Your pips oppponent has the same (lack of) skill and intelligence as this object.
Tip 1. Alternate Pushing and Topspining
I love playing against long pimples players. As soon as I see their pimples, I serve long no spin to their pimples (usually it's their backhand) then I topspin one ball, push the next ball, then keep on pushing/topspinning alternate balls until I get a ball high enough to put away. It's essential for me to rally against their pimpled rubber so that I don't make mistakes, gaining confidence, and hopefully get more than 50% success rate against their pimples side, because they are usually weak on their normal rubber. Often they desperately sidestep wide to their forehand side in order to keep blocking with their pimples rubber.
Look at the bottom video from 3:00 to 6:50 minutes to see how it's done - the alternate push/topspin tactic.
You can practise this at home by topspinning one ball then push the next ball, alternating continuously against a sliding glass door. The secret is to imagine that you're playing against a pimples player. Look at the reflection on the glass: when you push he pushes; when you topspin he topspins. But the balls are coming with 'opposite' spin. YOU control the spin. That's why a good player has no respect for a long pips player who just presents a dead bat to the ball - he has just as much skills and intelligence as an obdurate glass door.
Tip 2. Serve long to his normal (eg forehand) Wide
As per the bottom video 6:50 - 10:40 minutes, serve long to his normal rubber which is normally on his forehand. Then keep on attacking. Your opponent is kept away from the table thus negating his short funny pushes which require quick response from you. Push if necessary any huge underspin balls. Note this is usually not for beginners because the video shows world champion Zhang Jike with flawless technique of looping against underspin balls. But you've got to learn one day, so why not practise it now. In a game, try this tactic sometimes to be less predictable than constantly doing the push/topspin routine.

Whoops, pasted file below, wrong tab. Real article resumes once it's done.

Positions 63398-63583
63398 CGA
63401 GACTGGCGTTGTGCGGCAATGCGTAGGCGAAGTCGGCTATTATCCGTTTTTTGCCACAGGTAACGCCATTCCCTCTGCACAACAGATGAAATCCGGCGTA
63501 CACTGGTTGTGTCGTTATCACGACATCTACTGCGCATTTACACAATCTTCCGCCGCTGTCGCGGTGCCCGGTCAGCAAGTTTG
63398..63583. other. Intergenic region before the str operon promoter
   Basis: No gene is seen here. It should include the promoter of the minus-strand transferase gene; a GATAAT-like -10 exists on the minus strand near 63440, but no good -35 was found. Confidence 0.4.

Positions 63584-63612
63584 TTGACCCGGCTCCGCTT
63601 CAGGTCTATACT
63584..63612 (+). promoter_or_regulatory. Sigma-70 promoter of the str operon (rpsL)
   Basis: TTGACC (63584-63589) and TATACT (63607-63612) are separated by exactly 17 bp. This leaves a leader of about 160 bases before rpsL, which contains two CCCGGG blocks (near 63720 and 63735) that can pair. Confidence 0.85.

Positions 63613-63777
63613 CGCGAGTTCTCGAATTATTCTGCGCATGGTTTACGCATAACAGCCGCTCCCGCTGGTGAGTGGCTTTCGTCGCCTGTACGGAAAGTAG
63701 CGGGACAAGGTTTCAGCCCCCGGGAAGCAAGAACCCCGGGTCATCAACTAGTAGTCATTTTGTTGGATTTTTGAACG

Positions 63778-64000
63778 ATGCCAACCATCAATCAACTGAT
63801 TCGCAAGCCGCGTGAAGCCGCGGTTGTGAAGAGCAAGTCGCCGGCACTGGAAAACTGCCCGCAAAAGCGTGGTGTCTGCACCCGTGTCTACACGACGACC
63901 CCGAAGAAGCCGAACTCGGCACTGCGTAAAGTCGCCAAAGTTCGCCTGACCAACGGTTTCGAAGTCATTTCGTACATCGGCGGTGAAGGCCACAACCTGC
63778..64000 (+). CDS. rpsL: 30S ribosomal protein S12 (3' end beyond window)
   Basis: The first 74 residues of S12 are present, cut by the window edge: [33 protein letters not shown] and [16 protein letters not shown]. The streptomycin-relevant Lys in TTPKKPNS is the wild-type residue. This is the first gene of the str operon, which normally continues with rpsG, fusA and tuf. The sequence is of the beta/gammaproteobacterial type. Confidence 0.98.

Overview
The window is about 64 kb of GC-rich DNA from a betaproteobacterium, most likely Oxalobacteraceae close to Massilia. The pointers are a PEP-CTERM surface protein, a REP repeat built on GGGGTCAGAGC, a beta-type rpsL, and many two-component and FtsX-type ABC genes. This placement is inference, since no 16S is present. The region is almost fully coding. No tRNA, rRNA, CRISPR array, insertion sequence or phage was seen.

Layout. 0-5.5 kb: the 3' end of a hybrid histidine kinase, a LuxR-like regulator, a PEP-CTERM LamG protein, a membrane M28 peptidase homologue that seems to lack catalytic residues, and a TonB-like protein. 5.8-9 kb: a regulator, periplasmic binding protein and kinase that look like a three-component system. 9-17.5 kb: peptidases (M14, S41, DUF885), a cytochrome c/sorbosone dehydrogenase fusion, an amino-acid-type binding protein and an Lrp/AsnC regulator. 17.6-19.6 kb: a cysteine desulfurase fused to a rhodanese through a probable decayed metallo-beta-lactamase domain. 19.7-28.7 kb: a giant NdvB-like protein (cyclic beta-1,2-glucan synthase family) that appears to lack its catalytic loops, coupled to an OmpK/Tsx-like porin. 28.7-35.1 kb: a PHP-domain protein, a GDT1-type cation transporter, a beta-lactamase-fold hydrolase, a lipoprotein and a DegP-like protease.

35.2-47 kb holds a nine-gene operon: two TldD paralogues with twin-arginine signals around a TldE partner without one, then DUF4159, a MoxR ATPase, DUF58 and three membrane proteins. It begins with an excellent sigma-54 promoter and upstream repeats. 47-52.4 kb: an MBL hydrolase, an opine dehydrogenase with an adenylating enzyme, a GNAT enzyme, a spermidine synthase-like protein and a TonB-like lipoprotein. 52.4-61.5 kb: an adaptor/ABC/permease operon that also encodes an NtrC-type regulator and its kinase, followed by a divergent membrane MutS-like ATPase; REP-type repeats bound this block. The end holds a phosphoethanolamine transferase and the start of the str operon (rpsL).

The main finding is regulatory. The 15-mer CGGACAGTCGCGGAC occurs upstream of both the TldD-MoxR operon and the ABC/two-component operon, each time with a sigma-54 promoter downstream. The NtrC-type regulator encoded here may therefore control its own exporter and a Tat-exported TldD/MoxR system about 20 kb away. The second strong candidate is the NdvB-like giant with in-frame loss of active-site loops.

Tip 3. Topsin almost All the Balls
The rest of the bottom video shows you how to topspin all the balls. The disadvantage of Tip no. 1 is that you need to concentrate a lot, actually you must know exactly what spin YOU put on so that you'll successfully predict the spin coming back from the pimpled surface. I'll quote from the video: "Long pips is a joke! So don't be afraid of long pips. Keep it simple! Serve to the forehand side, and attack first! Always keep the ball deep! And topspin all the balls! Push only if necessary!" I think this advice is also for highly skilled players who have a consistent loop against backspin balls and also know how to play against choppers.
"If you change the spin often, you change the pace or rhythm of the game which falls into the hands of your opponent. No! please remember to Keep It Simple Spin."
Never push long balls which will go high for your opponent to attack. No side spins. Only do exceedingly side spin under/top short serves as variety. If he steps around to attack your long ball serve to his (backhand) pimples, serve a no spin short ball to his forehand. If he attacks your long serves to his (normal rubber) forehand, serve varying amounts of underspin to that spot. Like the video coach said, this player is a joke, a worthless simpleton whom you should not tolerate!
If you spend the time to understand this article and view the attached video numerous times until the concepts are embedded in your brain, you will beat the average pips player easily. Your main problem is finding a long pips player to practise against. Unfortunately, unless you have ready access to those players, it might take you a few years tuning your tactics and beat them if you meet them only in competition. But please keep trying and never ever again say that pimples should be banned!
- Created: 23 September 2018 23 September 2018